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Monday, October 15, 2012

Win or lose, Ward's death mean special election



First of all, condolences and prayers for Pat Ward's family and supporters. This loss would be painful at any time; to have it happen three weeks before the election, amid the already intense emotions of campaign season, adds another layer to the hurt. The pink ribbons on Ward's signs, a tribute to her struggle with breast cancer, are especially poignant now.

I feel a little like a ghoul for talking about it, but the death of any political figure has political consequences. Ward was a suburban moderate Republican, one of the few left in the Legislature, who had fended off a strong primary challenge from fundamentalist minister Jeff Mullen 58-42. Despite strong GOP numbers in the district, she faced a serious challenge from Democrat Desmund Adams, who announced he was temporarily suspending campaign activities after the news of Ward's death.

Iowa law is prepared for this sad contingency, and Craig Robinson did the work of posting the code section. There will be no race to reprint ballots in Polk and Dallas counties. The other races will be counted and canvassed but Senate 22 will not - "SHALL not," the law says - be counted.

Instead, there will be a special election on a date certain: December 11. Any candidates on the ballot, except the deceased, automatically appear on the December ballot. This means Adams will be the Democratic candidate, and there will be no third party or independent contenders since there were none for November.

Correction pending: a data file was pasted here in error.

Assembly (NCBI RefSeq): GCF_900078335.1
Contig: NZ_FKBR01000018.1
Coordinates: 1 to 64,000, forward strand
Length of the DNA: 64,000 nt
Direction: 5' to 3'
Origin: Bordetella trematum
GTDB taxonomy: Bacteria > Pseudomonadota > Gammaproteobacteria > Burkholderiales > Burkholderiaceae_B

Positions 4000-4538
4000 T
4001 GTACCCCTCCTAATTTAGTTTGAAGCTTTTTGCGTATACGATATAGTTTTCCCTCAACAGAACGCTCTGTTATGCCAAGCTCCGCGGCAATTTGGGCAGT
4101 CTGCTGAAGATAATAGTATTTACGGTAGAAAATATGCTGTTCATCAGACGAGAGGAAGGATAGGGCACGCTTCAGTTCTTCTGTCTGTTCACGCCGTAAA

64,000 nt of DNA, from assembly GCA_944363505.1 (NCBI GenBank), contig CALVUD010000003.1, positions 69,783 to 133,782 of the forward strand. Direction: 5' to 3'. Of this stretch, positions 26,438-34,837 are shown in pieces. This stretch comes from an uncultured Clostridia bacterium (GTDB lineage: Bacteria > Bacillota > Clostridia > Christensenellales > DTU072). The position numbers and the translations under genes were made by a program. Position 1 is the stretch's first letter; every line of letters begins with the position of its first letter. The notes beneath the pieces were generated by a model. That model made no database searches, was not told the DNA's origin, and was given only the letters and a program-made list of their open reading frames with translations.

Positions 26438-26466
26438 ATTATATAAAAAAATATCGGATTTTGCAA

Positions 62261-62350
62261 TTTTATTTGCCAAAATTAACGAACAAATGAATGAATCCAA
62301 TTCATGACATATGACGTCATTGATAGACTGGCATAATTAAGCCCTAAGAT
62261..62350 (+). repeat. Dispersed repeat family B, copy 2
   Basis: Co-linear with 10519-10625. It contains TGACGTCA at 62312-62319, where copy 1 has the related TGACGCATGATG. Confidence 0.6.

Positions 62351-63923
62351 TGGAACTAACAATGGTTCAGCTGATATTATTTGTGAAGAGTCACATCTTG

Republicans will hold a nominating convention, as they did for several open ballot slots earlier this year. The convention voters will be county central committee members from the district... meaning whoever stayed late enough on caucus night, and we all know how that turned out at several other conventions this year.

Announcements will no doubt wait at least until services are completed. I know little of internal GOP suburban politics but I do know that Mullen is in an awkward spot. He's clearly ambitious, but he trashed Ward hard in the primary AND was rejected by the voters. Will that matter to the central committee diehards?

This creates a possible overtime period for the general election, if Senate control is in the balance. The district's numbers and demographics favored Ward, but Adams is a strong candidate, and the possibility/likelihood of a less moderate GOP nominee could improve his chances.

It also means all the state's political resources could be focused on one-fiftieth of the state for five weeks of absentee ballot drive and field work. Democrats do well in those contests, but will they, or Republicans for that matter, have it in them so soon after the presidential? That answer can wait.

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